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Plastic Free July: Days 26 to 27 – Getting Soapy

Dunno about you all but my butt hurts and my eyes are blurring from writing all these posts…..so let’s get into the shops for some madness…

Following on from my last post about Zero Waste, it would be fantastic if companies and supermarkets could consider having one of these where you can BYOR.

Soap Refill

These may not be available but there are companies offering to refill your bottles (SynTech Chemicals, Singapore) and cost of product is way cheaper than the supermarket. Alternatively refill or zero waste shops have popped up around the world offering basic refills.

None of these are convenient for me so let’s tackle soap & cleaning products.

As we discussed in a previous post, cosmetics (like toothpaste) have man-made chemicals that have an insidious side to them:

Ref: US National Library of Medicine
The FDA’s think it’s safe https://www.fda.gov/cosmetics/productsingredients/potentialcontaminants/ucm128250.htm

However the EU thinks differently on this and will be restricting the use of 4 types of phthalates: https://www.env-health.org/resources/press-releases/article/europe-finally-recognises-four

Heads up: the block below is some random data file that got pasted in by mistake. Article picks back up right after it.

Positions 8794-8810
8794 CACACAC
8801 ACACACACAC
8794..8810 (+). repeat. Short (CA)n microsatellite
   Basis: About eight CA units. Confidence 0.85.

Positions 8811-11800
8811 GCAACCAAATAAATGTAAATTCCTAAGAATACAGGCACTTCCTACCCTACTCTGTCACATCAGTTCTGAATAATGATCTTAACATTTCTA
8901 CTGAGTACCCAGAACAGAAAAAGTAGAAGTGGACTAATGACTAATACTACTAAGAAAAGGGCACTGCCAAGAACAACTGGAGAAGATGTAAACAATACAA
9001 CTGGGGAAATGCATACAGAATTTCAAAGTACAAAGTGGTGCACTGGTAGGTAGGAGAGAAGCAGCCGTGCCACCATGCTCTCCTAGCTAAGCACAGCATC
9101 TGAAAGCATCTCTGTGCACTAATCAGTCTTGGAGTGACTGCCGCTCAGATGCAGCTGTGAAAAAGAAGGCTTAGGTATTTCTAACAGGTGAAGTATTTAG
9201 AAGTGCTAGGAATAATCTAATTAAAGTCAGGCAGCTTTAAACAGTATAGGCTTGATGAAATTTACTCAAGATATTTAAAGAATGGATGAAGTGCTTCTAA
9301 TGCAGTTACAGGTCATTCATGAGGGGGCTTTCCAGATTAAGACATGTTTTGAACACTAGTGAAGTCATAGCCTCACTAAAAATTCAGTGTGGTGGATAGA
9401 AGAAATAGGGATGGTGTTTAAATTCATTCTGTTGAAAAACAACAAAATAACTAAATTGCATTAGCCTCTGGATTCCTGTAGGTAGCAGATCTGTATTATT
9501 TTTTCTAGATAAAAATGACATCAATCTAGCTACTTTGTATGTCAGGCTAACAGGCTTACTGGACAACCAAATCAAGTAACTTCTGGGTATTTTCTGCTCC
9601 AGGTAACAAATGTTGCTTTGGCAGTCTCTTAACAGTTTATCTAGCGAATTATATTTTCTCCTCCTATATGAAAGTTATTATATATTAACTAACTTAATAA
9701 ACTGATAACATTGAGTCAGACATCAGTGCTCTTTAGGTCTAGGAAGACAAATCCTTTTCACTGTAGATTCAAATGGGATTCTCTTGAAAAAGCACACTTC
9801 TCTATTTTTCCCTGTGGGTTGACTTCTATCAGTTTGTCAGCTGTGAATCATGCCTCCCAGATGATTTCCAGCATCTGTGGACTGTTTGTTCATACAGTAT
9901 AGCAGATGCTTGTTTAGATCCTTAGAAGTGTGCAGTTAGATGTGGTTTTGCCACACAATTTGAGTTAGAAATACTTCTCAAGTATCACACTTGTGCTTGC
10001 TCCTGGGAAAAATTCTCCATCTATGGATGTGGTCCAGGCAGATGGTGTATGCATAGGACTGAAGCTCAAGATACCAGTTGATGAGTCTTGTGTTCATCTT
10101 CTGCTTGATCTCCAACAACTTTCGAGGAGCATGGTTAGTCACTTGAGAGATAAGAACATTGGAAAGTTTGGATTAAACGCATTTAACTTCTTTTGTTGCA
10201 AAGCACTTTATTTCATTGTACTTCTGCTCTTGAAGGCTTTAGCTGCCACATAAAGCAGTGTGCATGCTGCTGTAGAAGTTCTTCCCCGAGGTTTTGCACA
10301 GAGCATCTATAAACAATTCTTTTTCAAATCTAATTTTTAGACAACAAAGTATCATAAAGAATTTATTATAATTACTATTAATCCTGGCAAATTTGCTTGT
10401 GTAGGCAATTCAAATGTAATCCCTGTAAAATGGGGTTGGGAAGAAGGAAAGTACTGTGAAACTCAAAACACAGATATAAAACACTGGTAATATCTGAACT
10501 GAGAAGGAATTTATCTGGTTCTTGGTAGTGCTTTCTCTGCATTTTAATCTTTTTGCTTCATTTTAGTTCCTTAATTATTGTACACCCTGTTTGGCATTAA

Day 26: Shampoo & Conditioner

Just hope she’s was using a natural soap ‘cos that fresh water she is enjoying will be going straight back into our water…

Once upon a time I used to spend soooo much time in the bathroom shampooing and conditioning my long hair. October 2014, on my 3rd attempt after many years, managed to successfully stop using either and now only wash with water. My showers are so fast which gives me more time to write long blog posts!

If you want to try going “poo” free I found going cold turkey the worst experience. My hair was greasy and terribly itchy for weeks. Found it easier to slowly come off the shampoo addiction by every 3-4 weeks lengthening the number of days I shampoo-ed my hair. So week 1 would be every other day; 3 weeks later spaced out to every 3rd day etc.